And the melt goes on…

4th November 2019

“Did you sort out that lens?” asked Grant as we fed our little darlings this morning.

Lucy was a little impatient as I fiddled with the camera:

“Stop messing about”, she said!

My answer to Grant was “no”, to Lucy “yes, alright, alright”, as I continued taking pictures.

No, I haven’t mastered it yet but there seems to be a marginal improvement in the bottom two ladybirds from a photographic point of view, that is, given that the one on the right was actually lifeless. I am trying to master a macro lens with the notion of capturing wee insects when they arrive this summer. I saw somewhere that this year the “Brood X” cicadas will be with us for their once-every-seventeen years mating spree. That should be fun.

The smallest creatures I had to practice on at the moment were ladybirds or ladybugs as they seem to be called here.

At times the house is full of them, but typically, where’s a ladybird when you need one? I would have preferred a live specimen.

Since I was a child, when my mother used to sing the ladybird song to me, I’ve always been fond of them and always wanted to care for them.

Which is why I obtained this book that talks about all sorts of animals, but doesn’t tell me a thing about ladybirds.

Apparently the author’s mother was a ladybug-rescuer, which is where she got her passion for animals.

When we were wondering how to help our tiny friends one day I remembered the book and went to fetch it.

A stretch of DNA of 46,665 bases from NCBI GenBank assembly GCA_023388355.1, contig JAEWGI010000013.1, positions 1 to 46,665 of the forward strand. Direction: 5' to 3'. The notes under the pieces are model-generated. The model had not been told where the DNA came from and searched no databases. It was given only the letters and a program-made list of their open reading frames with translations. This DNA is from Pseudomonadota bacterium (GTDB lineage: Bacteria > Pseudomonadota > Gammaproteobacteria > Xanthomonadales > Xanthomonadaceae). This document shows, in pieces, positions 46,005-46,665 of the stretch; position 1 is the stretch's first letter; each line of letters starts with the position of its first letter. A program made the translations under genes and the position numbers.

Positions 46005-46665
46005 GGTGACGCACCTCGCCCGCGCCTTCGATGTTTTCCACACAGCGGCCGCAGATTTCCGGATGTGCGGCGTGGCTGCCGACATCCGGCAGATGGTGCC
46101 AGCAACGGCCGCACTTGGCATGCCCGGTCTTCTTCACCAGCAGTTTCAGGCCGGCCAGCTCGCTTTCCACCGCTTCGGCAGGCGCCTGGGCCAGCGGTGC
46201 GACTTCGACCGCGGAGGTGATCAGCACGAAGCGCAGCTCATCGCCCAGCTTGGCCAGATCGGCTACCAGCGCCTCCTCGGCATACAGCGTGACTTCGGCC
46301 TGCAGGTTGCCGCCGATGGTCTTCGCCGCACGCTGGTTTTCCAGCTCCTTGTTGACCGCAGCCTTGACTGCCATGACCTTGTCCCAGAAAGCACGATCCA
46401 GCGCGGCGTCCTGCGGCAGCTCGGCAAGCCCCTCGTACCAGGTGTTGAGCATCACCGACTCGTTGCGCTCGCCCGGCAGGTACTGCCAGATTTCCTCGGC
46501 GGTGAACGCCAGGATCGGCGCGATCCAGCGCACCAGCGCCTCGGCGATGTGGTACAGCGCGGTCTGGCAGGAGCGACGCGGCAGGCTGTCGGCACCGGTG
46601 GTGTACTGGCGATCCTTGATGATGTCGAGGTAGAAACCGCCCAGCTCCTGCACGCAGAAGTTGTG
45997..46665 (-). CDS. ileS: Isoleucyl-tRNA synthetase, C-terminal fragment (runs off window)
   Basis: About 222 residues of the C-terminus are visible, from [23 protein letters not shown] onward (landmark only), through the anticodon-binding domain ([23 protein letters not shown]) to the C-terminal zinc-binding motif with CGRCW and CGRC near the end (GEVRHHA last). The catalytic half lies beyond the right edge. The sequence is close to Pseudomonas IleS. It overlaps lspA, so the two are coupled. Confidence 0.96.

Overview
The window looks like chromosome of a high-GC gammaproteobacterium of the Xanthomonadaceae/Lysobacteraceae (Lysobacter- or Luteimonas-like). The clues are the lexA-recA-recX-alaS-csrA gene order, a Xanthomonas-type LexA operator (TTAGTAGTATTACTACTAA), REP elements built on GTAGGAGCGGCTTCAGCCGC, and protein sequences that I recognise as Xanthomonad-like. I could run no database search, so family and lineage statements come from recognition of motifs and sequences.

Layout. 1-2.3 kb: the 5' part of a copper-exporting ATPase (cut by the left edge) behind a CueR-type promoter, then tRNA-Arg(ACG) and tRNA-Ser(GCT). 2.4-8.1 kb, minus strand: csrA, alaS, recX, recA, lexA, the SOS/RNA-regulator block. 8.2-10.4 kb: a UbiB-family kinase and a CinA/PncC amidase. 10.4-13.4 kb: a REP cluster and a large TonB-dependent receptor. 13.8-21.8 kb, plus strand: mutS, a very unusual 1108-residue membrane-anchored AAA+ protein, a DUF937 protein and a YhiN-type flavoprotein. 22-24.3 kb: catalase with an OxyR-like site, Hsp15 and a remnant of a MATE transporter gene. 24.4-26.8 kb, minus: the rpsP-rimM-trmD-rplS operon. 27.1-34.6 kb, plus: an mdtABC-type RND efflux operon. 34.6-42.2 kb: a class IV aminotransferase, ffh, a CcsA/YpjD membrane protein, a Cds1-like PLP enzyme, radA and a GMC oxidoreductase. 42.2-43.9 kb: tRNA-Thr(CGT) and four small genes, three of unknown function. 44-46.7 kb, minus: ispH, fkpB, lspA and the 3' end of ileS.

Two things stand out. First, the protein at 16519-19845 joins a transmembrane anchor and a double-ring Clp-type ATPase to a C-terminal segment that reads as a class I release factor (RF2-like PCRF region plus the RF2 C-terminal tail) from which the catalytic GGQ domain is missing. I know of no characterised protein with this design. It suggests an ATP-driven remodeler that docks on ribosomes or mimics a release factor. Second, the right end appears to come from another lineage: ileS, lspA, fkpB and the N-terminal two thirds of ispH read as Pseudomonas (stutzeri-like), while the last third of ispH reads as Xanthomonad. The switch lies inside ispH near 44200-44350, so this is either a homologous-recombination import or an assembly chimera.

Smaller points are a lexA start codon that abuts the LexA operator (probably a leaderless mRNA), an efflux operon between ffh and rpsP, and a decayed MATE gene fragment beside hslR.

Now I know why I never read it. No ladybird info, but a selection of inspiring but heart-rending animal stories.

I knew I’d never get through the first chapter.

Human beings do the most ghastly, thoughtless things to creatures that have no defense. I am no longer able to read these stories.

In the meantime we just put ladybirds right side up and Grant puts them in a flat bowl with wet paper towel as he says they are always thirsty.

The bowl goes on top of a kitchen cupboard out of cat reach, in theory.

However this morning I wasn’t using the macro lens. I was mesmerized, as is so often the case, by the changing light:

After last night’s water-colour sky:

The sun finally struggled above the brooding clouds:

Each time I looked, the scene was different:

Then another hill lit up:

Next I went to check on the remains of my ice couple:

January’s head was off and he looked a shattered mess

Whereas delicate February was still standing like a wind-blown stone formation

January deserved a new head, which made him look like the Sphinx and I left them to melt in peace.

Turning to see that the benign clouds of 0800

…had morphed in five short minutes!

But the morning came good, sunny and bright.

I wish I could capture for you the sound of the wind in the trees…

It’s wondrous!

5 thoughts on “And the melt goes on…

  1. I believe what you have pictured are Asian Lady Beetles, not Ladybugs or Ladybirds. Please do some research on them. They can bite, cause stomach upset to pets if eaten and cause some distress for people with asthma. The easiest way to tell the difference is the black mark on their heads. The Asian Lady Beetle has an M and the Ladybug’s head is mostly black. We have some real issues with them infesting homes here in N. Texas.

  2. I’ll check it out! I know we do have ladybirds but I think probably some of the others as well and yes, they do bite. Grant says they do it to get moisture. Thanks for letting me know!

  3. I never get tired of your photo’s of the winter landscape … it’s amazing how the combination of the clouds and nature “works together” to form the most beautiful pictures 👍🏻.
    I feel sorry for January and February – but hey, when it’s time to go, it’s time to go ☺️.

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